While the lines between these different strategies have been blurred over the past 10 to 15 years, at their core, they all focus on one fundamental tenet: Create efficiencies by improving business processes that eliminate waste. In this context, waste can mean anything from wasted time, wasted effort, or wasted raw materials.
Fundamental to waste elimination is the concept of 5S. Originally developed in Japan as a way for frontline workers to provide feedback on process improvements, the 5S concept was originally represented by five Japanese words, each starting with the letter ‘S.’ Today in North America, 5S is most often transliterated into five English words that have become the cornerstone of any lean-Six Sigma initiative. Those words are: Sort, Set in Order, Shine, Standardize and Sustain.
APPLYING 5S TO LUBRICATION
At its core, 5S is a methodology by which technology (engineering) and psychology (people) are optimized to achieve an efficient set of business processes. A business process is simply a set of steps, rules and practices required to complete any specific task. In this context, lubrication, like any other activity in a manufacturing plant, is just another process. It is the process of selecting, purchasing, storing, dispensing and applying the lubricant to the machine while maintaining (sustaining) the quality and cleanliness of the lubricant. As such, 5S principles can and should be applied to the process of lubrication for maximum efficiency. So let’s see how we can 5S our lubrication program, starting with sort.
With respect to lubrication, sort has two phases. The first is to organize which lubricant needs to be used based on application and operating context. The goal is to minimize the number of lubricants in use without compromising equipment reliability or performance. For plants that have been through a 5S process, the number of lubricants used have been optimized with a concerted effort put in place to consolidate to a single lubricant supplier and, where applicable, to eliminate unnecessary types or grades of lubricant through technical consolidation. 5S plants typically have a database (spreadsheet) listing each asset and the lubricant to be used, with this information readily available and published, often as a poster or wall chart. It may seem obvious, but knowing which lubricant is used in which machine is fundamental to future success, but so few plants even get to first base!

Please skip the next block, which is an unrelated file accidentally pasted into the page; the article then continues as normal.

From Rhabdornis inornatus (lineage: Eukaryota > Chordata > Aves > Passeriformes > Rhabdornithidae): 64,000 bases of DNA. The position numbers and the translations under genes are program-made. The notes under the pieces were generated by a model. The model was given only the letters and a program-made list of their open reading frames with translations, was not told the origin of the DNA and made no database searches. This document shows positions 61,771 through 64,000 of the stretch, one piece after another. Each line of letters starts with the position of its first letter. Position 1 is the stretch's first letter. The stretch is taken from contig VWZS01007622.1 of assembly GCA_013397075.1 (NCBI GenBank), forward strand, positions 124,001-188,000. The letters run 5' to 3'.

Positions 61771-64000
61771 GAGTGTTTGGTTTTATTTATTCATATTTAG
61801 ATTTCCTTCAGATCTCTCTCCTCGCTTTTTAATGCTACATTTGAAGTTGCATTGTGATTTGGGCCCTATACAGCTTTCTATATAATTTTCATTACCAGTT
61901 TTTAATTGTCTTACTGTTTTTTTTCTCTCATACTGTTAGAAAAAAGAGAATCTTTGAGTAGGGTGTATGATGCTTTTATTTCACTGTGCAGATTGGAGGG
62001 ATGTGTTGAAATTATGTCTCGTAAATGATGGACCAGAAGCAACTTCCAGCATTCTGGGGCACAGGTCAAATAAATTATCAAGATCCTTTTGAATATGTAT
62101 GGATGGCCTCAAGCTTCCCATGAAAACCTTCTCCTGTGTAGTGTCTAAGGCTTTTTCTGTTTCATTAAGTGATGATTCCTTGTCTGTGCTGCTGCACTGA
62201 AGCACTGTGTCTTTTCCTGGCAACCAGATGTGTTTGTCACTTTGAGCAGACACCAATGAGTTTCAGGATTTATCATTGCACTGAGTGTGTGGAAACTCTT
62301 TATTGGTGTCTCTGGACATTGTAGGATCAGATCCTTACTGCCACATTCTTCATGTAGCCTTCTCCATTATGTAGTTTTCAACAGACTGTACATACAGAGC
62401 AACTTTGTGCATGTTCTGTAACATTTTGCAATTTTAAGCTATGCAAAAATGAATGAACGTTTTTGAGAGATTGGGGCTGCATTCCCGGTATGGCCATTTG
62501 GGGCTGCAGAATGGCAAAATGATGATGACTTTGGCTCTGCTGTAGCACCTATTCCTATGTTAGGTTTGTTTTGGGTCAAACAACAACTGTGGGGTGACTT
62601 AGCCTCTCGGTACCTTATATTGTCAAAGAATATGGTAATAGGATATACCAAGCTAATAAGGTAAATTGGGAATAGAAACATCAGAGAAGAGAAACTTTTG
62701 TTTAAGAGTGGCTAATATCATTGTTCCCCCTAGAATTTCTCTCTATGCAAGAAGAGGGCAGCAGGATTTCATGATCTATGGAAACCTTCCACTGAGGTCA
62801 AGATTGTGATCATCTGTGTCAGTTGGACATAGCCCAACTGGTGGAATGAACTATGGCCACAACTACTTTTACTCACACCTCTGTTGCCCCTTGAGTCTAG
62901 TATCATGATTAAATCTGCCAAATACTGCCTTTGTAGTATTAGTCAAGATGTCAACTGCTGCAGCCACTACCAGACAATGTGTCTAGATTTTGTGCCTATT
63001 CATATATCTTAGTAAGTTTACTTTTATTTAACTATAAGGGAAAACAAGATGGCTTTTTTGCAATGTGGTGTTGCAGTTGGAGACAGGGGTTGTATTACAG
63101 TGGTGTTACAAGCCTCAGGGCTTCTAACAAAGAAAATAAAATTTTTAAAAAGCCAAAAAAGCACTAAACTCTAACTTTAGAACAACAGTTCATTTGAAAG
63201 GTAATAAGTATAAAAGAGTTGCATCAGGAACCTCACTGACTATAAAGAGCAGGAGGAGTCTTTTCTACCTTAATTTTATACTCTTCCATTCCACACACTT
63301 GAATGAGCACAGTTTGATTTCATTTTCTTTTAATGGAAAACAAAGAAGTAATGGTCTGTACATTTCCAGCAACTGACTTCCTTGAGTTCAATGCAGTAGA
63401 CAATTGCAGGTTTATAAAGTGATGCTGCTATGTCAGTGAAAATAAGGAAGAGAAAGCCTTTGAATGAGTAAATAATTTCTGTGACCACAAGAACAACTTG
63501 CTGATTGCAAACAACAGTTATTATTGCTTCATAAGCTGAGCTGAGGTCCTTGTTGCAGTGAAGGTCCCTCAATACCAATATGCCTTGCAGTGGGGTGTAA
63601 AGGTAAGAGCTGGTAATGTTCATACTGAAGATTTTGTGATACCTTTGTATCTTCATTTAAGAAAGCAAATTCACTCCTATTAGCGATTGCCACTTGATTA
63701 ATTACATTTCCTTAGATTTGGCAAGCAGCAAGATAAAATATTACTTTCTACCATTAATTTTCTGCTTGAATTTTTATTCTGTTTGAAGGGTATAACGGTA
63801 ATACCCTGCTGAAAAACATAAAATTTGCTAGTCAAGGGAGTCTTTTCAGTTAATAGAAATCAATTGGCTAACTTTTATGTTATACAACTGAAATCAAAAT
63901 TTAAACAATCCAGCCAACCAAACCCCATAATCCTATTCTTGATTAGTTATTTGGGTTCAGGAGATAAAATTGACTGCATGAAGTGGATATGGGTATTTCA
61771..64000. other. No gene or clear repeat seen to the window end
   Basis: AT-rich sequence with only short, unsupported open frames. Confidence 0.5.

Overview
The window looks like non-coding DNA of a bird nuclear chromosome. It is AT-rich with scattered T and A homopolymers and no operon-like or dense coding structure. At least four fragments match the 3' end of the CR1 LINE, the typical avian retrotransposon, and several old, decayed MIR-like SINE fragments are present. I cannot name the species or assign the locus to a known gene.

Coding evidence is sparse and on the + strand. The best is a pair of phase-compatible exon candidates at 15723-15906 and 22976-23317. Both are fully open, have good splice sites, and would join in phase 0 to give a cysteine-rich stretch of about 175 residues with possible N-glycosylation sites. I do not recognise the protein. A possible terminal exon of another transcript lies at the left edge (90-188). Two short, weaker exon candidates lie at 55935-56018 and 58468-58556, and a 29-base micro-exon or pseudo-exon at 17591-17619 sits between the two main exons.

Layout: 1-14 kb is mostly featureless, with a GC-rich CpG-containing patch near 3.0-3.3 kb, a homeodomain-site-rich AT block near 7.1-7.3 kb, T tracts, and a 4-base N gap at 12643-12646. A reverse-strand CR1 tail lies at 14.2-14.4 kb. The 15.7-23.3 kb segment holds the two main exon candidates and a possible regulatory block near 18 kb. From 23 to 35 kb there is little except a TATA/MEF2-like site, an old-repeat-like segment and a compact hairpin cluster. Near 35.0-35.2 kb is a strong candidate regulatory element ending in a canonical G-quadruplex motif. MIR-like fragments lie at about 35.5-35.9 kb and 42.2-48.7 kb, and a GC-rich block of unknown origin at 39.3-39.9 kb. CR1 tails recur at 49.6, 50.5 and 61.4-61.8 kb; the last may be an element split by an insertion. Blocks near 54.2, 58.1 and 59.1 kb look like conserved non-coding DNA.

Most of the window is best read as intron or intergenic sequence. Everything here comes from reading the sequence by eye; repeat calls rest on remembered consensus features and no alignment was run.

The second phase of sort is to create organization in how lubricants are stored, handled and made available throughout the plant. 5S is a highly visual process; everything in place where everything has its place. Lubricant storage areas need to be organized and ergonomic, with clear visual workplace management tools, like color coding, charts, shadow boards etc., used to denote what the desired state should be. Designating an “owner” of the lube room and other designated lubricant storage areas is often an effective means of making sure standards don’t slide over time and creating a sense of accountability while promoting pride in doing a good job.
SET IN ORDER
Central to the principles of 5S is efficiency. Requiring an operator or lube tech to walk several hundred yards or more to access the oil or grease they need is, at best, creating inefficiency in work processes and, at worst, encouraging lubricants to be stored behind the machine or for the wrong oil to be added since it’s closer. Lubricants and the tools necessary to do the job right need to be at hand. This may require satellite lube lockers at point of use or portable lubrication carts that can be moved around as work is performed. Visual workplace management needs to extend to all designated remote storage, with the same 5S principles used in the lube room. Accountability is the key for remote storage, with weekly inspections and check sheets used to ensure standards remain consistent.
More often than not, errors, like adding the wrong oil or applying the wrong grease, happen by mistake. To minimize the likelihood of mistakes happening, a highly visual workplace is a fundamental part of any lubrication 5S process at all levels. The lube room, lube locker, tools, machine etc., all need to be tagged with a color and shape to designate which lubricant is in use. Tags should be placed at all critical control points where lubricants are transferred from one point to another or to the machine. Ideally, lube tags should not specifically state the manufacturer or brand lubricant in use. While this may seem counter to 5S principles, including the brand name lubricant will cause problems if you decide to switch suppliers in the future.
With product brand names on lube tags, you’re just one vendor change away from violating the last “S” in 5S – Sustain!
Figure 1: Lube storage areas need to promote ergonomic work flow while promoting best practices through visual work management (labels, color coding, shadow boards, etc.)